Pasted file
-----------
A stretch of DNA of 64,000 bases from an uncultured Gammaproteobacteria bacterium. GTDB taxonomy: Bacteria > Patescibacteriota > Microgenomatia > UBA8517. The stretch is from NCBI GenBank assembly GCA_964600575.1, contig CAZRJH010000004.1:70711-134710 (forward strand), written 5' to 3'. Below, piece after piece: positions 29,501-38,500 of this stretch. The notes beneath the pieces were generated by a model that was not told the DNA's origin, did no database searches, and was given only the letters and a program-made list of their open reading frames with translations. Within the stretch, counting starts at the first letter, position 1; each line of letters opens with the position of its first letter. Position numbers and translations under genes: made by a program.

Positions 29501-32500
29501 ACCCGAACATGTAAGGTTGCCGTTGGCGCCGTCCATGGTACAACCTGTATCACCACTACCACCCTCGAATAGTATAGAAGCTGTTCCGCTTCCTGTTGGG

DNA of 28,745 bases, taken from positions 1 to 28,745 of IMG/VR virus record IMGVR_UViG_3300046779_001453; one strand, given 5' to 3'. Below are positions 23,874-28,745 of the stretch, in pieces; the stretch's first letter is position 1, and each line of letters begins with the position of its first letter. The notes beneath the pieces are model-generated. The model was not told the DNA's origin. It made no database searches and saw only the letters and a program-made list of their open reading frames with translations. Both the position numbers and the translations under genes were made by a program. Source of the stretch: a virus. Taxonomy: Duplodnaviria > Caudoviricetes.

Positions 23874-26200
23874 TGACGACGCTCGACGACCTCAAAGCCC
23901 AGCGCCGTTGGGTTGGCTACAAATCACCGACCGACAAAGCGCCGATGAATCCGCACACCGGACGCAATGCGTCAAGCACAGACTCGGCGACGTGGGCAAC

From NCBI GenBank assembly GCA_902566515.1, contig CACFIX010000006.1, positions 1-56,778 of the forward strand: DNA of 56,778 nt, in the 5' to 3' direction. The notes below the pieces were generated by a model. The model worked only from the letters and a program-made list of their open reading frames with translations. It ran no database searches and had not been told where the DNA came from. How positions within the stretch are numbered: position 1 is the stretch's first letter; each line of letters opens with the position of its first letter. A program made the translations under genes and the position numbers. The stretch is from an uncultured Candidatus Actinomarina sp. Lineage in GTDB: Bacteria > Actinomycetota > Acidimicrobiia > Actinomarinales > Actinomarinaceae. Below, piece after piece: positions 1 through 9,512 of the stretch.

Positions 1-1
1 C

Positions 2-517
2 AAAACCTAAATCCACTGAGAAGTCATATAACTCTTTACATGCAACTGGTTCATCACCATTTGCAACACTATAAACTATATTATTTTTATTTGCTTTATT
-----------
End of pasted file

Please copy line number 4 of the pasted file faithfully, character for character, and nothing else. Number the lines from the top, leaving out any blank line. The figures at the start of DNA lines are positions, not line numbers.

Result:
DNA of 28,745 bases, taken from positions 1 to 28,745 of IMG/VR virus record IMGVR_UViG_3300046779_001453; one strand, given 5' to 3'. Below are positions 23,874-28,745 of the stretch, in pieces; the stretch's first letter is position 1, and each line of letters begins with the position of its first letter. The notes beneath the pieces are model-generated. The model was not told the DNA's origin. It made no database searches and saw only the letters and a program-made list of their open reading frames with translations. Both the position numbers and the translations under genes were made by a program. Source of the stretch: a virus. Taxonomy: Duplodnaviria > Caudoviricetes.